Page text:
IN THE GARDEN OF BEASTS by Erik Larson. I have been wanting to read this one ever since BEA so I'm looking forward to it. Having said that, I'm a little worried about some of the reviews out there, but for the most part, they seem to be generally positive.
Summary: Erik Larson has been widely acclaimed as a master of narrative non-fiction, and in his new book, the bestselling author of Devil in the White City turns his hand to a remarkable story set during Hitler’s rise to power.
The time is 1933, the place, Berlin, when William E. Dodd becomes America’s first ambassador to Hitler’s Germany in a year that proved to be a turning point in history.
A mild-mannered professor from Chicago, Dodd brings along his wife, son, and flamboyant daughter, Martha. At first Martha is entranced by the parties and pomp, and the handsome young men of the Third Reich with their infectious enthusiasm for restoring Germany to a position of world prominence. Enamored of the “New Germany,” she has one affair after another, including with the suprisingly honorable first chief of the Gestapo, Rudolf Diels. But as evidence of Jewish persecution mounts, confirmed by chilling first-person testimony, her father telegraphs his concerns to a largely indifferent State Department back home. Dodd watches with alarm as Jews are attacked, the press is censored, and drafts of frightening new laws begin to circulate. As that first year unfolds and the shadows deepen, the Dodds experience days full of excitement, intrigue, romance—and ultimately, horror, when a climactic spasm of violence and murder reveals Hitler’s true character and ruthless ambition.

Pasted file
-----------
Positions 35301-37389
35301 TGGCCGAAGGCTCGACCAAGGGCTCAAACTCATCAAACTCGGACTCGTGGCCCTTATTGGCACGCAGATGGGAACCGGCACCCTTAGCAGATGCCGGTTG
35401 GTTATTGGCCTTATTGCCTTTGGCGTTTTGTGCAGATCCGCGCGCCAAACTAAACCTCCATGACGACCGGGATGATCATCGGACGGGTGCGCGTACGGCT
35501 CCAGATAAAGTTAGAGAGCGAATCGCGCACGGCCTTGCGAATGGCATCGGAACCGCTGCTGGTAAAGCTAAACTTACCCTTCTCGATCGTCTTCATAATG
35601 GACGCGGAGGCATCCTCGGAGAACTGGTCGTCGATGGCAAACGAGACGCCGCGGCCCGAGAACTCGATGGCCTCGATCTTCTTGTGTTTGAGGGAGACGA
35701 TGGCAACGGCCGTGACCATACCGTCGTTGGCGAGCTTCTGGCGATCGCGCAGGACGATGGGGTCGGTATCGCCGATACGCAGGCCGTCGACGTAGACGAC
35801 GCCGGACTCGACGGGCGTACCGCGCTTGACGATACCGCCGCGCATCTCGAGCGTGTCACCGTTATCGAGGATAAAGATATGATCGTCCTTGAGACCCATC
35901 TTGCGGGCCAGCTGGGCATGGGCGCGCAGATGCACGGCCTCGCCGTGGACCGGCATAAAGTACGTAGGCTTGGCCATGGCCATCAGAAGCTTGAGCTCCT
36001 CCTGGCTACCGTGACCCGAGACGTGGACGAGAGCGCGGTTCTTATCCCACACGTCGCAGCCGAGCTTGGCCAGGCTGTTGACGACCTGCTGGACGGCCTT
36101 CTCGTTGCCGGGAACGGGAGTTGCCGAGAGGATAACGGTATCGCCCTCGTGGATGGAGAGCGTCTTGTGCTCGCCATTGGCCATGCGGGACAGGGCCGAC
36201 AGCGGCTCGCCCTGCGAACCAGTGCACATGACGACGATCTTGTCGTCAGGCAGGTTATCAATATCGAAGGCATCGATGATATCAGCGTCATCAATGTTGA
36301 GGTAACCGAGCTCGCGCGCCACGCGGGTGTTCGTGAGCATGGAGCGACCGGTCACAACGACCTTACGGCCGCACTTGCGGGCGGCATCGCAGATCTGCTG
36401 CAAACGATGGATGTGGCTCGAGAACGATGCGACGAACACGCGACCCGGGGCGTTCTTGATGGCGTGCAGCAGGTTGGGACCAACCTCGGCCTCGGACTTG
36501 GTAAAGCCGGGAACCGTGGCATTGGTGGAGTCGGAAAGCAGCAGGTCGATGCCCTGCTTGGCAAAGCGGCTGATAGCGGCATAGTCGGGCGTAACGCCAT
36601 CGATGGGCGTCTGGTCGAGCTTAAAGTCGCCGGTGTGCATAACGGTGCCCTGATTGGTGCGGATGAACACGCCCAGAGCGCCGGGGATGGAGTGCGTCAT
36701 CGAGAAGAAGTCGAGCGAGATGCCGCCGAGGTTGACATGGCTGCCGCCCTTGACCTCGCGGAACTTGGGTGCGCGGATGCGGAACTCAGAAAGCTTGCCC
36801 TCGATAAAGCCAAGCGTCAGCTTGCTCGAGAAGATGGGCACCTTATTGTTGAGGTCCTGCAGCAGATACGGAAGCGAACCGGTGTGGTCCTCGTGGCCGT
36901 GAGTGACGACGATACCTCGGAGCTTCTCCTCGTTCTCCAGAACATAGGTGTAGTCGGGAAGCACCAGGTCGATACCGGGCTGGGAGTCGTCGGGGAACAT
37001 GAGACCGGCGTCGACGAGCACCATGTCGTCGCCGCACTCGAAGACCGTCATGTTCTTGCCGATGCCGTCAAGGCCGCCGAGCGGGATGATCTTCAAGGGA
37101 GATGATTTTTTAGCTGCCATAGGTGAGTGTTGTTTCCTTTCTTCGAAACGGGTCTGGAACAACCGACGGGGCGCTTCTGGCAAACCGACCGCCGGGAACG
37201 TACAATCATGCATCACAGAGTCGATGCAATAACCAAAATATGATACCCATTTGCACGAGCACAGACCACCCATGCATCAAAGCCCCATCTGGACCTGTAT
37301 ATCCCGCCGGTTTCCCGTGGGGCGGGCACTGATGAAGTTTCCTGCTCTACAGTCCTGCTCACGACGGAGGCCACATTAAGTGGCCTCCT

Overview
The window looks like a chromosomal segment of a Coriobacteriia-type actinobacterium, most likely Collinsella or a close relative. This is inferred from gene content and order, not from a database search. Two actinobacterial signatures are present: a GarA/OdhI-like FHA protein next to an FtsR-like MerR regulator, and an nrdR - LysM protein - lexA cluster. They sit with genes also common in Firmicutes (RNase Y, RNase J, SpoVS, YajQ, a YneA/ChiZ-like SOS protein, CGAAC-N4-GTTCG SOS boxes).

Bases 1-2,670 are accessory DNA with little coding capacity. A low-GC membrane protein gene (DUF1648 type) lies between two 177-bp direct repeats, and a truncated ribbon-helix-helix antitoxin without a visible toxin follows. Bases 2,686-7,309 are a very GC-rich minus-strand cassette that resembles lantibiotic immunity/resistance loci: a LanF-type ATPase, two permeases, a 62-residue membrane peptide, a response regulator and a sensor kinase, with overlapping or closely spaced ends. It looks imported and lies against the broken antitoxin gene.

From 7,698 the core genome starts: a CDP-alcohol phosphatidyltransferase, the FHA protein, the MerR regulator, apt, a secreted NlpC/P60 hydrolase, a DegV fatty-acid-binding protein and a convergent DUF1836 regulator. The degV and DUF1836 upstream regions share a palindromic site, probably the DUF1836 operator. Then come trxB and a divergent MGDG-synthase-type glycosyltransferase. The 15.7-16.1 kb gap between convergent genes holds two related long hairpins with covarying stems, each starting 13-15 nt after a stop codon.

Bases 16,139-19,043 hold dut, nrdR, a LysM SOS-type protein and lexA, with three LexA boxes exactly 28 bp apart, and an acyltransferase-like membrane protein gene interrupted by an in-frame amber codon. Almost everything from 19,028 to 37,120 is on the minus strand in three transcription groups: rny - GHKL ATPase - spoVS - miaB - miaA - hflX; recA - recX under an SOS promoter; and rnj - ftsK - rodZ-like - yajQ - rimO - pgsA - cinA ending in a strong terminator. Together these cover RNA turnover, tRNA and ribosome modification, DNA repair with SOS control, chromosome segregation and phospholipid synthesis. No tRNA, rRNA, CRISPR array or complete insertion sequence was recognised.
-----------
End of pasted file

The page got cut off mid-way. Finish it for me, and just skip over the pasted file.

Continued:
Suffused with the tense atmosphere of the period, and with unforgettable portraits of the bizarre Göring and the expectedly charming--yet wholly sinister--Goebbels, In the Garden of Beasts lends a stunning, eyewitness perspective on events as they unfold in real time, revealing an era of surprising nuance and complexity. The result is a dazzling, addictively readable work that speaks volumes about why the world did not recognize the grave threat posed by Hitler until Berlin, and Europe, were awash in blood and terror. -- Crown
I reviewed IN THE GARDEN OF BEASTS by Erik Larson a few days ago, and I have to say that this book will not be going down as one of my favorite reads of 2012. However, I was curious to see how my friends would feel about this book. Maybe I would be in the minority since I'm not a big fan of historical books?
So we met this week to discuss this book and I'm still not sure how everyone felt about it. I don't think anyone absolutely loved it and no one admitted that they hated it. So I guess I have to say that we all had a pretty similar reaction to it. It was an interesting read, but at the same time, it was a rather dry in certain spots.
I'm not sure that this book was the ideal discussion book for me group. Of course, we had no problem talking for 3+ hours, but it certainly wasn't about this book for the entire time. In fact, looking back, I don't think we spend all that much time talking about the characters or their actions. As is often the case when none of us are enthusiastic about the book, our conversation turned to more relevant topics including our schools and politics. And yes, we did keep things civilized (in case you were wondering.)
THE TIGER'S WIFE by Tea Obrecht. February is actually my month to host book club so THE TIGER'S WIFE was my selection. I have read so many incredible things about this novel and the author, and I hope it lives up to my expectations. I admit I'm a bit worried because the initial feedback from my friends hasn't been overly positive. Not totally negative either, but I'm keeping my fingers crossed that at least a few of us will love it.
Summary: In a Balkan country mending from war, Natalia, a young doctor, is compelled to unravel the mysterious circumstances surrounding her beloved grandfather’s recent death. Searching for clues, she turns to his worn copy of The Jungle Book and the stories he told her of his encounters over the years with “the deathless man.” But most extraordinary of all is the story her grandfather never told her—the legend of the tiger’s wife. -- Random House